At last, probably the definitve set of recordings of the music of Gustav Mahler from issued 78's between 1903 and 1940. Although some of these recordings have been known for some time, this new 8 CD set from Urlicht Audio-Visual is a collectors item because it's so beautifully put together.
This is the most comprehensive collection ever assembled, including every recording listed in Peter Fulop's Mahler Discograhy. The booklet, with notes by Sybille Werner and Gene Gaudette, is a work of scholarship. It evolved from Werner's research with Henry-Louis de La Grange into the reception of Mahler's music in this period, which proved that the composer's music was heard more often than previously assumed.
Werner and Gaudette's notes for this set contain the most comprehensive description of the world of recording in this era, and the people involved. They explain the odd sound balance on the first acoustic recording, Ein Mädchen verloren (from Die Drei Pintos) by Leopold Demuth in 1903: the baritone has to shout into the horn of the recording machine. This sort of insight informs the way we listen to performance practice. Read her analysis of Oskar Fried's portamento and "surprisingly steady tempo" in his pioneer recording of Mahler's Symphony no 2 in 1924, one of the first full orchestra recordings made possible by new electrical technology. This was one of the last major acoustic recordings made by Polydor. Had they only waited about a year! Fried knew Mahler personally, as did Willem Mengelberg, whose 1926 Adagietto from Mahler's Symphony no 5 is included, but it would be wrong to deduce how Mahler himself might have conducted. This is also an opportunity to compare Mengelberg's Adagietto with Bruno Walter's, made in Vienna in January 1938.
Some of these recordings are well known, such as Jascha Horenstein's 1928 Kindertotenlieder with Heinrich Rehkemper, which Benjamin Britten played incessantly. But Mahler enthusiasts will treasure this new set because the transfers are new, and made by the best people in the business, Ward Marston and Mark Obert-Thorn. You can hear the difference. Surface noise is reduced and the music shines more clearly. Hidemaro Konoye's pioneer recording of Mahler's Symphony no 4, plagued by poor sound quality, now shows why Konoye was involved with Franz Schreker, Richard Strauss, Fürtwangler and Erich Kleiber. Marston and Obert-Thorn used originals in their own collections and also from a number of extremely scarce discs that were lent from the collections of Raymond J Edwards Jr, Nathan Brown and Charles Niss. The transfer of Mahler's Symphony no 1 ((Mitropoulos, Minnesota Symphony Orchestra), was provided by Charles Martin.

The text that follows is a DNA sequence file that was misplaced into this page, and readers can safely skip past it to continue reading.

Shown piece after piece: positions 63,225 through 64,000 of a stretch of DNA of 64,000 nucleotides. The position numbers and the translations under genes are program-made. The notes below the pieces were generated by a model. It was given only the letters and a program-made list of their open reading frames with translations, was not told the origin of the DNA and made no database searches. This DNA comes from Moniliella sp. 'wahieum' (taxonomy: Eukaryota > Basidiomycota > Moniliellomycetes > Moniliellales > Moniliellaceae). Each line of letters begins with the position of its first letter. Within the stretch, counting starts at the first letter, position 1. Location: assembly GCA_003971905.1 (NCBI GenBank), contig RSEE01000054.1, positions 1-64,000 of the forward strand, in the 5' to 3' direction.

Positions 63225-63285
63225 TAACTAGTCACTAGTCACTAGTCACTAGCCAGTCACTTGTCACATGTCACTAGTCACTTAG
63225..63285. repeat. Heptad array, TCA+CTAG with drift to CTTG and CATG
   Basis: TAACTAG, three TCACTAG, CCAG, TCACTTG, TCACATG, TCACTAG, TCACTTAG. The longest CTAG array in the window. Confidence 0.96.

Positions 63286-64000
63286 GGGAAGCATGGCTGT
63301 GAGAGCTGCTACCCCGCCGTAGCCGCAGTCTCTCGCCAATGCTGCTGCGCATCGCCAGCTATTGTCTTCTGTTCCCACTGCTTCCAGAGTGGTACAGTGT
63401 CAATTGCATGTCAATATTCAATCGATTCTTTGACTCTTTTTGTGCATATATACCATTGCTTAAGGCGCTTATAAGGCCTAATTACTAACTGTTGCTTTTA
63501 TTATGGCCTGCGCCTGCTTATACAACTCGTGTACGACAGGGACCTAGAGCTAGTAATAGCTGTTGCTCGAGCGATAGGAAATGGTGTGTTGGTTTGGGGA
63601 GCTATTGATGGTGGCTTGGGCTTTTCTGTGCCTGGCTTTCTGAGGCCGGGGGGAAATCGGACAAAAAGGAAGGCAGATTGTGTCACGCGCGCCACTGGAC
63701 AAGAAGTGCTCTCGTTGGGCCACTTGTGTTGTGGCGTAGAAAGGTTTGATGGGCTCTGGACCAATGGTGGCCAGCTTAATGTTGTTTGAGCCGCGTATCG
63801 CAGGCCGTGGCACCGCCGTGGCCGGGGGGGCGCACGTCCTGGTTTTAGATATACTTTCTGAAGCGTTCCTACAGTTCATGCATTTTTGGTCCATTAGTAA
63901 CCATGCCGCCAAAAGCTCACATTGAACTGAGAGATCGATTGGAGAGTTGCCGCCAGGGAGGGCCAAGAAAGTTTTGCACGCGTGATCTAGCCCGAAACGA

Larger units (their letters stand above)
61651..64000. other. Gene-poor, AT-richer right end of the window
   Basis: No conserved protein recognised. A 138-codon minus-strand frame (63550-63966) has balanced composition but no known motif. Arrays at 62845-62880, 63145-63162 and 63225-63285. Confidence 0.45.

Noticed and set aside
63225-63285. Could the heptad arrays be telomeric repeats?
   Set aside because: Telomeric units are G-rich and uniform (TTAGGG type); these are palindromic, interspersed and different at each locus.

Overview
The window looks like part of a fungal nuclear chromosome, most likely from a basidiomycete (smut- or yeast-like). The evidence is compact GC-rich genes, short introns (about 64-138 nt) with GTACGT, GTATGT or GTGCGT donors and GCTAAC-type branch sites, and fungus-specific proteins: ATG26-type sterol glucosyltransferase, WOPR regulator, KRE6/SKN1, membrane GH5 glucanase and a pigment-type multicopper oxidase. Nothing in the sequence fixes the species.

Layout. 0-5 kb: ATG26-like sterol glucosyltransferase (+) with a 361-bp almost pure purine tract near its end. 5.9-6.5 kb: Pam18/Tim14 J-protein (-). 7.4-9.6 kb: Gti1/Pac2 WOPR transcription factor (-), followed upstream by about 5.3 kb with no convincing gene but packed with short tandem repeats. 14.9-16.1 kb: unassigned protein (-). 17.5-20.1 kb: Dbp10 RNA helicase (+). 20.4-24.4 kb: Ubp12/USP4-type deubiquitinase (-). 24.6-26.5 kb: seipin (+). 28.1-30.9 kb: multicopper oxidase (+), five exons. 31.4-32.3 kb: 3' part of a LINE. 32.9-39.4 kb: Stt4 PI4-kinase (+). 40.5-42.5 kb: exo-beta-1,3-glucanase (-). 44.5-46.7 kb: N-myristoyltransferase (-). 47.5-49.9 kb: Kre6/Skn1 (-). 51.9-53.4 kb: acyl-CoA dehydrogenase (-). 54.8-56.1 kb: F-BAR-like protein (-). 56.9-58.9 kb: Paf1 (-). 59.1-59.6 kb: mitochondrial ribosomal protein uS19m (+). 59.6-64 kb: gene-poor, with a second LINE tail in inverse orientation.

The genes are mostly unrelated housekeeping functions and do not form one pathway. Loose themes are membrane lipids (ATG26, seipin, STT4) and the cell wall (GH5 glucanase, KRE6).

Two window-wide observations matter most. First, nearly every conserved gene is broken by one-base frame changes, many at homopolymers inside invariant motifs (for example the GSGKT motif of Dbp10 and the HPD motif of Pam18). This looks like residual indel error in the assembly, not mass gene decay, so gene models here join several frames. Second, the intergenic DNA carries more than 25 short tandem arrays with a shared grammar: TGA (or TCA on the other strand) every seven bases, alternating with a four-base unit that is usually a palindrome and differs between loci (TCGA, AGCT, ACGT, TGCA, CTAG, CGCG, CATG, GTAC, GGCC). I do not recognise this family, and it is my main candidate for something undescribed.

Great classics like Bruno Walter's Das Lied von der Erde (Kerstin Thorberg, Charles Kullmann) are on this set, in cleaner sound, but also relative rarities like a 1928 potpourri of Das Lied von der Erde (Dol Dauber Salonorchester, Wien), and Um Mitternacht transcribed for voice and organ, recorded in Central Hall, Westminster, London, in the same year. These ventures may suggest that attitudes to music were different to today. That's why we need to know the archaeology of musical performance. There are no rigid rules. Styles change, just like accents in speech change. These recordings were made when Mahler was "new music". But all good performance approaches the score in an original way and makes the music feel new.
This Urlicht Audio Visual set, Gustav Mahler issued 78's 1903-1940 is a milestone, an essential reference work for anyone interested in Mahler and in perfomance history. The transfers superede earlier versions, and Sybille Werner's notes are unique. Click on the link at thes beginning of this paragraph to purchase. The set has been compiled not by anonymous mega business, but real Mahler enthusiasts who care passionately about what they are doing. They deserve our support.